United States District Court, N.D. Illinois, Eastern Division
WANDA D. MORGAN, Plaintiff,
NANCY A. BERRYHILL, Acting Commissioner of Social Security, Defendant.
MEMORANDUM OPINION AND ORDER 
I. SCHENKIER United States Magistrate Judge
plaintiff, Wanda Morgan, originally filed this action seeking
judicial review of the final decision of the Commissioner of
Social Security denying her application for Supplemental
Security Income benefits ("SSI") (doc # 17: Motion
for Reversal or Remand). On June 9, 2016, we reversed and
remanded the decision to the Administrative Law Judge
("ALJ"), Morgan v. Colvin, No. 14-cv-6513,
2016 WL 3235061 (N.D.Ill. June 9, 2016) (doc. # 30:
Order on Motion for Sum. J.). Ms. Morgan has now filed a
motion seeking reimbursement of $8, 254.92 in attorney's
fees and costs pursuant to the Equal Access to Justice Act
("EAJA"), 28 U.S.C. § 2412 (2000) (doc. # 33:
Plaintiffs Mot. for Fees). For the reasons set forth below,
we grant plaintiffs motion and award attorney's fees and
costs in the amount requested.
facts of this case have been laid out in detail in our
previous decision to remand and thus we will summarize only
the relevant facts from that opinion (doc. #31: Memorandum
Opinion and Order ("Mem. Op.")). Ms. Morgan's
motion for reversal or remand argued: (1) that the ALJ failed
to properly consider her hand limitations stemming from her
Carpel Tunnel Syndrome ("CTS"), (2) that the
ALJ's adverse credibility determination was flawed, and
(3) that the RFC was unsupported by substantial evidence in
the record because the ALJ rejected the only medical opinion
in the record (Mem, Op. at 5). In our opinion, we concluded
that the ALJ properly supported her decision with respect to
Ms. Morgan's CTS (Id. at 12). With respect to
the ALJ's determination of Ms. Morgan's RFC, we found
that it was generally within her authority to consider and
then reduce the RFC suggested by Dr. Vincent from medium to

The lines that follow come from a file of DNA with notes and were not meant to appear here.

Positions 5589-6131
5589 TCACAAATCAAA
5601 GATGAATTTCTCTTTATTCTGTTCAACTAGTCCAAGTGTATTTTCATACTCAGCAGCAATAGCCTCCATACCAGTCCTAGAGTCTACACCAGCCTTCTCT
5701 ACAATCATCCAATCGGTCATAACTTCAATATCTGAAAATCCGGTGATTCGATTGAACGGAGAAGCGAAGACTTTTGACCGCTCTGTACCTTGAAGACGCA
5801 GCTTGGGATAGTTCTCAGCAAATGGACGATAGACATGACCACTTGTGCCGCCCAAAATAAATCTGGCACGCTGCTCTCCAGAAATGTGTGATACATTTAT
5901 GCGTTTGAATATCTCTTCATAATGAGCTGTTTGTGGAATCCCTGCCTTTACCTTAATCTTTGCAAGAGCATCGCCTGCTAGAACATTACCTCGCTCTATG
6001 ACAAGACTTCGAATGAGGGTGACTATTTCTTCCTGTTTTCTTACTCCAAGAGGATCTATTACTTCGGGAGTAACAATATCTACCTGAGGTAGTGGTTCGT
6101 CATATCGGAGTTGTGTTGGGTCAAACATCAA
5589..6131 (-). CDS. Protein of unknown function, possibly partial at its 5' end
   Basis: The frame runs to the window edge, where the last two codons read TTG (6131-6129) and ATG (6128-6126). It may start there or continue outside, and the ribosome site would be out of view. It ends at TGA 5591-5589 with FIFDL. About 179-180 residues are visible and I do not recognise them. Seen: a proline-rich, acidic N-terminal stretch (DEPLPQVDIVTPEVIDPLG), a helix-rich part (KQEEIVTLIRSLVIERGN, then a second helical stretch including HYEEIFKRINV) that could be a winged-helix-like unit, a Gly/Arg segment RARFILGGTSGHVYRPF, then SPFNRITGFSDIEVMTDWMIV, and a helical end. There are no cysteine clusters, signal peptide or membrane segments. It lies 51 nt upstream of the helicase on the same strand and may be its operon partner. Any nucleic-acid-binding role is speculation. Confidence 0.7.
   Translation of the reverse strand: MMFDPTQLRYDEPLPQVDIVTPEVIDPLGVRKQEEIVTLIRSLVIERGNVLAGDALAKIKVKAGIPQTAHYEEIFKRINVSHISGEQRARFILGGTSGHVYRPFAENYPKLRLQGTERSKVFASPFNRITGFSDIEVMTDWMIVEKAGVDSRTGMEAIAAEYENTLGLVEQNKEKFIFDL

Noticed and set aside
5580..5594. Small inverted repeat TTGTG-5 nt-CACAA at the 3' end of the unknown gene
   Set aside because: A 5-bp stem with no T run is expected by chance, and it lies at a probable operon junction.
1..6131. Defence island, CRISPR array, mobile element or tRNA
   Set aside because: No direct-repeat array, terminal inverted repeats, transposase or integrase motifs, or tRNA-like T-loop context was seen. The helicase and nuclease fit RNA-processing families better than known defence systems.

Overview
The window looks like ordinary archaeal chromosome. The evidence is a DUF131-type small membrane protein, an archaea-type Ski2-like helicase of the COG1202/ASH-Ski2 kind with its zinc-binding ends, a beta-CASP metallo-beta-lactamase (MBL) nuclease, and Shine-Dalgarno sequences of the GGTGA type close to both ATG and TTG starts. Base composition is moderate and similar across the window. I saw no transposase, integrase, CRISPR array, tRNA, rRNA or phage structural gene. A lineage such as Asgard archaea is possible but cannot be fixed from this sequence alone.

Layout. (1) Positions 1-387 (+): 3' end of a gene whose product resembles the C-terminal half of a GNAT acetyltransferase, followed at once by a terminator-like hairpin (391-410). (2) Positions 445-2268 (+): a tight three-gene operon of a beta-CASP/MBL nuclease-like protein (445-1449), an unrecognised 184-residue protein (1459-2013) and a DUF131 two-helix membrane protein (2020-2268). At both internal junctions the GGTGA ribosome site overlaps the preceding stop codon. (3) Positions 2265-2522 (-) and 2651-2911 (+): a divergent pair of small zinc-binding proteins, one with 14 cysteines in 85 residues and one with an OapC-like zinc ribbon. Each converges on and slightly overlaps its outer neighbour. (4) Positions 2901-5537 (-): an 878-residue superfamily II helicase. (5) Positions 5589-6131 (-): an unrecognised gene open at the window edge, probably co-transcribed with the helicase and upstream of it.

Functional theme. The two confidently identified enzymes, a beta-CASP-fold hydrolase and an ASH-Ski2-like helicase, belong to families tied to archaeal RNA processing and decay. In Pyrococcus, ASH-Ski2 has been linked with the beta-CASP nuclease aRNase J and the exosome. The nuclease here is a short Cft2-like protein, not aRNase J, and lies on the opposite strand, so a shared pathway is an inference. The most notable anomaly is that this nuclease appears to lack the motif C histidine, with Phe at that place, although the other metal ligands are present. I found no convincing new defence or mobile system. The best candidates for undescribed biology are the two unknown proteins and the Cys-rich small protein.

light (Mem. Op. at 6). Furthermore, at least with respect to
Ms. Morgan's CTS, the ALJ explained why she found Ms.
Morgan retained the ability to work at a light exertion level
remanded the case on a single issue, holding that the ALJ
failed to justify her light RFC determination as it applied
to Ms. Morgan's arthritis in her knees (Mem. Op. at 6).
Specifically, we noted that the medical examination and
medical opinion on which the ALJ relied for her RFC
determination both predate Ms. Morgan's arthritis
diagnosis Id. Because the ALJ failed to explain the
path by which she determined that the evidence showed that
Ms. Morgan could perform light duty work despite having what
she found to be the severe impairment of arthritis, we found
that the ALJ failed to build an "accurate and logical
bridge" from the evidence to the RFC determination on
that issue (Mem. Op. at 7). We thus granted Ms. Morgan's
motion and remanded the case (Id.).
the EAJA, a district court may award attorney's fees
where (1) the claimant is a "prevailing party;" (2)
the government was not substantially justified in its
position; (3) no "special circumstances" make an
award unjust; and (4) the fee application is timely and
supported by an itemized statement. Golembiewski v.
Barnhart, 382 F.3d 721, 723-24 (7th Cir.2004); 28 U.S.C.
§ 2412(d)(1)(A), (B). The Commissioner has not
challenged Ms, Morgan's status as a prevailing party; nor
has the government argued that there are special
circumstances here that would make a fee award unjust. The
government challenges two aspects of the petition.
First, the government argues that no fees should be
awarded at all because its position was substantially
justified. Second, the government argues that if
fees are awarded, they should be reduced from the amount
plaintiff seeks. We address each argument in tum.
government has the burden of establishing that its position
was substantially justified, and to do so must show: (1) a
reasonable basis in truth for the facts alleged; (2) a
reasonable basis in law for the theory propounded; and (3) a
reasonable connection between the facts alleged and the
theory propounded. Golembiewski, 382 F.3d at 724;
United States v. Hallmark Construction Co., 200 F.3d
1076, 1078-79 (7th Cir.2000); Suide v. Astrue, No.